BACKGROUND Ventilators compatible with magnetic resonance imaging machines are not universally available. However, the lack of such equipment should not preclude magnetic resonance imaging. We have developed a method by which a critically ill patient requiring mechanical ventilation can safely undergo such imaging without compatible equipment. METHOD By using extended ventilator tubing and calculating volume lost due to tubing compliance, safe and reliable mechanical ventilation can be achieved from a distance without impairing scan quality. RESULTS We devised a method to calculate volume lost due to mechanical compliance of the tubing with ventilator circuits employing 20, 30, and 50 feet of tubing. We added the estimated loss of volume to the set tidal volume of 700 mL to give a delivered volume of 700 mL. Twenty breaths were evaluated for each length of tubing. The evaluation of the 20- and 30-foot lengths of tubing demonstrated 10- and 52-mL discrepancies, respectively, between predicted and measured volumes. The 50-foot length showed a 121-mL discrepancy between predicted and measured volumes. CONCLUSIONS Our method appears to be clinically accurate for predicting volume lost due to tubing compliance for lengths of ventilator tubing less than or equal to 30 feet. We have found this technique to be a safe and effective way to ensure patient safety and scan quality in patients requiring mechanical ventilation during magnetic resonance imaging.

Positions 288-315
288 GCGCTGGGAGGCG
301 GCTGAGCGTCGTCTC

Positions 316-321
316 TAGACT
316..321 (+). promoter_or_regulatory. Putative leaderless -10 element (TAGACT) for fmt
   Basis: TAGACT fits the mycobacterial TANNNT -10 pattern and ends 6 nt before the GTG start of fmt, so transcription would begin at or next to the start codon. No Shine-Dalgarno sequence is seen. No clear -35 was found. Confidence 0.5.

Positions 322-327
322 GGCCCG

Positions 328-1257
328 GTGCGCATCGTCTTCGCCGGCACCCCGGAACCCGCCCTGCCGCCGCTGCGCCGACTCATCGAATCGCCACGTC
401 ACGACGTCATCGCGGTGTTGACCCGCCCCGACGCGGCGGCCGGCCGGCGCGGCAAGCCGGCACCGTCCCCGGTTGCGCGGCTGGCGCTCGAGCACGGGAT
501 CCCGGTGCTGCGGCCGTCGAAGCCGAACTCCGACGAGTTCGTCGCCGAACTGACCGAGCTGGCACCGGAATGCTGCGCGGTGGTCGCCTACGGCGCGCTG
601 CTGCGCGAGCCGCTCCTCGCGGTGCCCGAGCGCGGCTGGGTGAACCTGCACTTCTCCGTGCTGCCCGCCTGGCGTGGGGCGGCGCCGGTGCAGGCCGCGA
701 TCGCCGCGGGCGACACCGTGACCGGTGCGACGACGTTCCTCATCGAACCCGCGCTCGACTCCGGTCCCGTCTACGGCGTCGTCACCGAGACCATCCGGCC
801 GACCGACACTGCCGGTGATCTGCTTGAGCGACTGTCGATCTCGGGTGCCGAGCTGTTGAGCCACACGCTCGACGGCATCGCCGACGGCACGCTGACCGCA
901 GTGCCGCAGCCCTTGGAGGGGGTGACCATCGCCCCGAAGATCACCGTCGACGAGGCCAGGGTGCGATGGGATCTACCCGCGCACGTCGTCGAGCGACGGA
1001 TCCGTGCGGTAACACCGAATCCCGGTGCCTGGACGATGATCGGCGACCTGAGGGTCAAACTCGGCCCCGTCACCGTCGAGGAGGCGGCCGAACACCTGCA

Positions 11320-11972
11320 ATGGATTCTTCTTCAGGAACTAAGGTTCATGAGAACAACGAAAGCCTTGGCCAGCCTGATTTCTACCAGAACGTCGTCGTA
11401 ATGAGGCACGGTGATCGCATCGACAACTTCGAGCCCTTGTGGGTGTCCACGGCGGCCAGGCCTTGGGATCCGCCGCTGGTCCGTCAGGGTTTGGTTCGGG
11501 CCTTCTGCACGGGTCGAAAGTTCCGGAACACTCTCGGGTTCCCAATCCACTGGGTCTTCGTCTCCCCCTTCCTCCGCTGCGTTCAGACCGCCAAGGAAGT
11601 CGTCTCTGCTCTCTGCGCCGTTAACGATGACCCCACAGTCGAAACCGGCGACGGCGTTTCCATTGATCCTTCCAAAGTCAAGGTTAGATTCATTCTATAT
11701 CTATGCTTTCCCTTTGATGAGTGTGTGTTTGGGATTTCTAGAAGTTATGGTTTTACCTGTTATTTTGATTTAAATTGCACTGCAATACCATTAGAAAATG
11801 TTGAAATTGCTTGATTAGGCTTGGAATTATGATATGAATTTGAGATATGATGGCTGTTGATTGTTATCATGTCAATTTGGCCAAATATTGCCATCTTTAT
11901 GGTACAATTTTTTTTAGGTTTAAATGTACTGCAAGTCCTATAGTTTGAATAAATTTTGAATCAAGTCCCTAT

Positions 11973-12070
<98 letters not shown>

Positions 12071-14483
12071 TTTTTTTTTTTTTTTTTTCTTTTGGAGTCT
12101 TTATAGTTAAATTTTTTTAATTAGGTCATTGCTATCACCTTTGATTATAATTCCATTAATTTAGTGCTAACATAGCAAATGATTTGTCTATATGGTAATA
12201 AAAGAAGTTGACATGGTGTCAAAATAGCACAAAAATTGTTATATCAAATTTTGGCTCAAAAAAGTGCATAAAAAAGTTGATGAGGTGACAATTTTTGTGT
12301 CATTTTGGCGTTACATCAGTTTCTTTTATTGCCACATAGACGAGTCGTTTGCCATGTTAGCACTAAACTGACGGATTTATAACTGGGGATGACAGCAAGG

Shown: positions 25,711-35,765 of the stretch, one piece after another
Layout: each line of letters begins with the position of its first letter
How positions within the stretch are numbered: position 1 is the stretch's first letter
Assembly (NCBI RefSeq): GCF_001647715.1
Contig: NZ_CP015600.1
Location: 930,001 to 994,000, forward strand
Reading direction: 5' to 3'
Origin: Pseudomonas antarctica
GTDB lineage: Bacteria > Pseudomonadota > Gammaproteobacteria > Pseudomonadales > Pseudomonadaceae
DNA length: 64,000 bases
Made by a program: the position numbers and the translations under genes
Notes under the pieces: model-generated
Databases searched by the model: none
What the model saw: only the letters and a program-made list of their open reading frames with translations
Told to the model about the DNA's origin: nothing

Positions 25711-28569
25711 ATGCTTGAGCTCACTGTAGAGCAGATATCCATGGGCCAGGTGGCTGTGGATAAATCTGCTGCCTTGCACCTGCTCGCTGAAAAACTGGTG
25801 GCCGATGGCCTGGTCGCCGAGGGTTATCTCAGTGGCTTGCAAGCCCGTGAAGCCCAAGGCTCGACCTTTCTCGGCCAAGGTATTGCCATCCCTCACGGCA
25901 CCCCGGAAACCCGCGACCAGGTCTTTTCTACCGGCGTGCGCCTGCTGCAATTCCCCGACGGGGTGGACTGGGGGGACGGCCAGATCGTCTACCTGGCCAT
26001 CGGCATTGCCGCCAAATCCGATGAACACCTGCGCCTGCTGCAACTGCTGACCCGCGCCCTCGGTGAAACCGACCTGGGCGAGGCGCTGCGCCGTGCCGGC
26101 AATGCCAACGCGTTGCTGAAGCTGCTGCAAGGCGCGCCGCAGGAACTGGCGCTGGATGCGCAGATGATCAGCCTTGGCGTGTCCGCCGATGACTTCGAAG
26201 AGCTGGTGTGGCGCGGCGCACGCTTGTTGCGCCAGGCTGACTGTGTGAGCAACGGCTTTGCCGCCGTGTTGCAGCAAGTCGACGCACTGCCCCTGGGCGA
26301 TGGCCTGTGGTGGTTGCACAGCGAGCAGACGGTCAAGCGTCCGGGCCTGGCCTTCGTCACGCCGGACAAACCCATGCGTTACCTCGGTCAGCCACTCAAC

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Articles| May 01 1994
MRI protocol for critically ill patients
Am J Crit Care (1994) 3 (3): 187–190.
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LC Rotello, EJ Radin, MS Jastremski, D Craner, A Milewski; MRI protocol for critically ill patients. Am J Crit Care 1 May 1994; 3 (3): 187–190. doi: https://doi.org/10.4037/ajcc19188.8.131.52
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